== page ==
Roseann Quinn (November 17, 1944 – January 2, 1973) was an American schoolteacher in New York City who was brutally murdered in 1973.
Her life inspired Judith Rossner’s 1975 novel Looking for Mr. Goodbar. This was adapted as a 1977 film directed by Richard Brooks and starring Diane Keaton.
Her death also inspired the fictionalized 1977 true crime account Closing Time: The True Story of the “Goodbar” Murder by New York Times journalist Lacey Fosburgh.
Roseann Quinn was born in 1944 in the Bronx to John and Roseann Quinn, Irish Americans. Roseann Quinn had three siblings: two brothers, John and Dennis, and a sister, Donna. When the girl was 11 years old, her family moved to Mine Hill Township, near Dover, New Jersey. John Quinn was an executive with Bell Laboratories in Parsippany-Troy Hills. When she was 13, Quinn spent a year in the hospital recovering from polio, which left her with a slight limp. She attended Morris Catholic High School in Denville, New Jersey, graduating in 1962. Her yearbook said that she was “Easy to meet … nice to know.”
Quinn enrolled in Newark State Teachers College (now Kean University). A classmate said that she had “a terrific sense of humor and was down to earth. She had no phony pretenses. Also, she was very generous. No matter how much she had, if you needed it, she’d share with you.”
Quinn graduated in 1966 and soon moved to New York City, teaching for three years in Newark, New Jersey. In September 1969, she began teaching at St. Joseph’s School for the Deaf in the Bronx, where she taught a class of eight eight-year-olds. Many times, she voluntarily stayed after school to help them, other teachers recalled. “The students loved her,” a spokesman for the school would later say.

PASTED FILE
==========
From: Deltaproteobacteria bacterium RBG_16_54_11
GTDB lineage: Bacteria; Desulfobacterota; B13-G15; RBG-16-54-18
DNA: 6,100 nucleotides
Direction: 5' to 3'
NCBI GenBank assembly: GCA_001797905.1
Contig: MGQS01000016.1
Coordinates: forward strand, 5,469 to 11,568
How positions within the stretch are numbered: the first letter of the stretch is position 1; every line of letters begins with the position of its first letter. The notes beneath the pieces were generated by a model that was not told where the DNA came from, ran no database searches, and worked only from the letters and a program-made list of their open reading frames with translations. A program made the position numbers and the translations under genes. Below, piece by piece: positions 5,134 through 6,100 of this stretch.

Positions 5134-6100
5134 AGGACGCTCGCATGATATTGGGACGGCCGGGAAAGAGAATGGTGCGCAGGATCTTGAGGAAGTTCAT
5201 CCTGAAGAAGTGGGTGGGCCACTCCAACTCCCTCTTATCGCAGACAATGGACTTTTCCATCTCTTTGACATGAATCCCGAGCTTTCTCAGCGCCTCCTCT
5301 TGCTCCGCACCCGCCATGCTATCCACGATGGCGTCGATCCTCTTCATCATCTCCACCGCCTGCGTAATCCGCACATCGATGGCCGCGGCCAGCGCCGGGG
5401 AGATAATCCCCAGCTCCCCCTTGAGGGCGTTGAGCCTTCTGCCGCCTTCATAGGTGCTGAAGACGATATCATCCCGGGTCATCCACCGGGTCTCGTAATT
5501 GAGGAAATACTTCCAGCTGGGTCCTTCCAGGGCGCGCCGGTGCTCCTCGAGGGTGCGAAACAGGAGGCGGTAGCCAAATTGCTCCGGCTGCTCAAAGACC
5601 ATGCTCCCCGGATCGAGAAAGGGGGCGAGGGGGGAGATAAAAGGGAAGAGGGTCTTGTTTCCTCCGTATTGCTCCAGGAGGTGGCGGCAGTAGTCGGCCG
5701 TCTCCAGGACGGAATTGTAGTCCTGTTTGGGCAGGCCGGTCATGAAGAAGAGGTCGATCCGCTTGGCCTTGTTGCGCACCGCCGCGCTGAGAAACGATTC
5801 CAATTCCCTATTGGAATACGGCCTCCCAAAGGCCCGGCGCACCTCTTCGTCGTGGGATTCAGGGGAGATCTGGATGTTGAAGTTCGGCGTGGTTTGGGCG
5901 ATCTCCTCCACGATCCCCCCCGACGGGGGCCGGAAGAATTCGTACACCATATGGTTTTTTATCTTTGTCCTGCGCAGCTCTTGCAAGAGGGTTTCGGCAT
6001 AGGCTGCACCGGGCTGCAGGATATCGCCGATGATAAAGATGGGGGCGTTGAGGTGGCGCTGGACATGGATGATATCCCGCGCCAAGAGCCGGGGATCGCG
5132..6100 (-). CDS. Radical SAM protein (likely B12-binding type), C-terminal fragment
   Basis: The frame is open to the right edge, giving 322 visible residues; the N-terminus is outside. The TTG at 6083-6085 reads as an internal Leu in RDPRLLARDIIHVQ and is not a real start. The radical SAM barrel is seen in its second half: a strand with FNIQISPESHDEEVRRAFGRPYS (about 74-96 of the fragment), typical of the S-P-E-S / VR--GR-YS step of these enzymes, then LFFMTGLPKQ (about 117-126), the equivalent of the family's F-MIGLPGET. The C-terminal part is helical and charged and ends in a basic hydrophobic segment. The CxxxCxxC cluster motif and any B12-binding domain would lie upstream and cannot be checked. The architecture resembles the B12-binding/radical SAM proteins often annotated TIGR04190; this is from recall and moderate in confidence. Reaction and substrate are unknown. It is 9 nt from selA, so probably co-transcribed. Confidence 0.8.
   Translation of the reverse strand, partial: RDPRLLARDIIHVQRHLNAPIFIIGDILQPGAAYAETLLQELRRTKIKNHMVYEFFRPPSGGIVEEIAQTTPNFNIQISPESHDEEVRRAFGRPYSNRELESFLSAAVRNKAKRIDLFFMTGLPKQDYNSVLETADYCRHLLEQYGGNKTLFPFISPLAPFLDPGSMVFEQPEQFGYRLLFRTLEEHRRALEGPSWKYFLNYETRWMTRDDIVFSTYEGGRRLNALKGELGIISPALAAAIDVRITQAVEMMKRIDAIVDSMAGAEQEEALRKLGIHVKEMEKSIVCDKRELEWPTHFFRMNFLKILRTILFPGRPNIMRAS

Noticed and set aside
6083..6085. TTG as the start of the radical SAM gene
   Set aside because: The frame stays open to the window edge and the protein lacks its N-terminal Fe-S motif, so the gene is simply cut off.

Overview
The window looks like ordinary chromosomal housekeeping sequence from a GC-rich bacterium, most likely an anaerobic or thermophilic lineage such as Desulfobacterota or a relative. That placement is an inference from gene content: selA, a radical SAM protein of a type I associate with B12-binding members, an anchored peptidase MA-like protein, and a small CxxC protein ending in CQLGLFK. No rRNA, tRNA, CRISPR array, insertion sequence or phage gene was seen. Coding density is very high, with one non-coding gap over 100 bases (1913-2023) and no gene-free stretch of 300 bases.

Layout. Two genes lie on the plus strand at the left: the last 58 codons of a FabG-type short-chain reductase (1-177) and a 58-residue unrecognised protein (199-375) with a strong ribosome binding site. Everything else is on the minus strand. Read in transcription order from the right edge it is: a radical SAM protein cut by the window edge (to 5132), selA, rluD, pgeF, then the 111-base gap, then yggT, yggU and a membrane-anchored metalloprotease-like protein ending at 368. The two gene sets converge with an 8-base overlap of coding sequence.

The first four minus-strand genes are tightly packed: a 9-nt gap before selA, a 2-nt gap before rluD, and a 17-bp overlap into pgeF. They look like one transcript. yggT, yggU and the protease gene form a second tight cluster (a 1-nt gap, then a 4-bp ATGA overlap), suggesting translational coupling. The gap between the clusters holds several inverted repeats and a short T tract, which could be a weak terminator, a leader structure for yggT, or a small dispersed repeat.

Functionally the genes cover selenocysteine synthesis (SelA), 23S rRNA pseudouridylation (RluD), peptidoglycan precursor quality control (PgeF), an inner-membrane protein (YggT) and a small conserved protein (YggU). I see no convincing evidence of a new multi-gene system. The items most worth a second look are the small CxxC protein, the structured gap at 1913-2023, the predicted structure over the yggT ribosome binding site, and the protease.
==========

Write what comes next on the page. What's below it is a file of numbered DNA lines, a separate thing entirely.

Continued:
By May 1972 she had moved to a studio apartment at 253 West 72nd Street. The building had been known as the Hotel West Pierre before being converted to apartments four years earlier.
According to her acquaintances and neighbors, Quinn would sit by herself and read at bars on the West Side. One witness would later comment, “Something about her made me want to cry.
She could be the most alone-looking person in the world.” Police Captain John M. McMahon later said that “she was an affable, outgoing, friendly girl. Her friends were rather diverse. She knew teachers and artists and her circle of friends was a very large, interracial group … She knew an awful lot of people.” One friend who would later speak to the media said that she struck up a conversation with him by revealing that she had been reading his lips and following a conversation at the other end of the bar that she couldn’t otherwise have heard.
On the evening of New Year’s Day 1973, Quinn went across the street from her apartment to a bar named W. M. Tweeds, where she met John Wayne Wilson. Wilson’s friend, Geary Guest, left around 11:00 p.m., before Wilson met Quinn. Wilson and Quinn went to her apartment, where they smoked marijuana and attempted to have intercourse. As Wilson would later tell his attorney, he was unable to achieve an erection. He claimed that Quinn insulted him and demanded that he leave her apartment, and an argument ensued. After a struggle, Wilson picked up a knife and, according to his police statement, stabbed Quinn 18 times in the neck and abdomen. Wilson alleged that she said to him, “Kill me, kill me please.”
After the murder, he covered Quinn’s body with a bathrobe, showered, and left the apartment. Before leaving, he wiped his fingerprints off the murder weapon, the door knobs and any other surface he might have touched, effectively sanitizing the crime scene. Later that night, Wilson confessed the crime to Geary Guest. Believing that Wilson was making this all up to get a plane ticket home, Geary gave him enough money to leave town. Wilson first flew to Miami to pick up his wife, Candy. They later flew to Indiana.
Quinn’s body was not discovered until the morning of January 3. The authorities at St. Joseph’s School, alarmed that Quinn had not shown up for work in two days or called, sent a teacher to her apartment to check up on her. The building’s superintendent, Amedio Gizzi, let the teacher into the apartment, where they found Quinn’s body. Her 25-year-old brother, John, later identified the body at the morgue.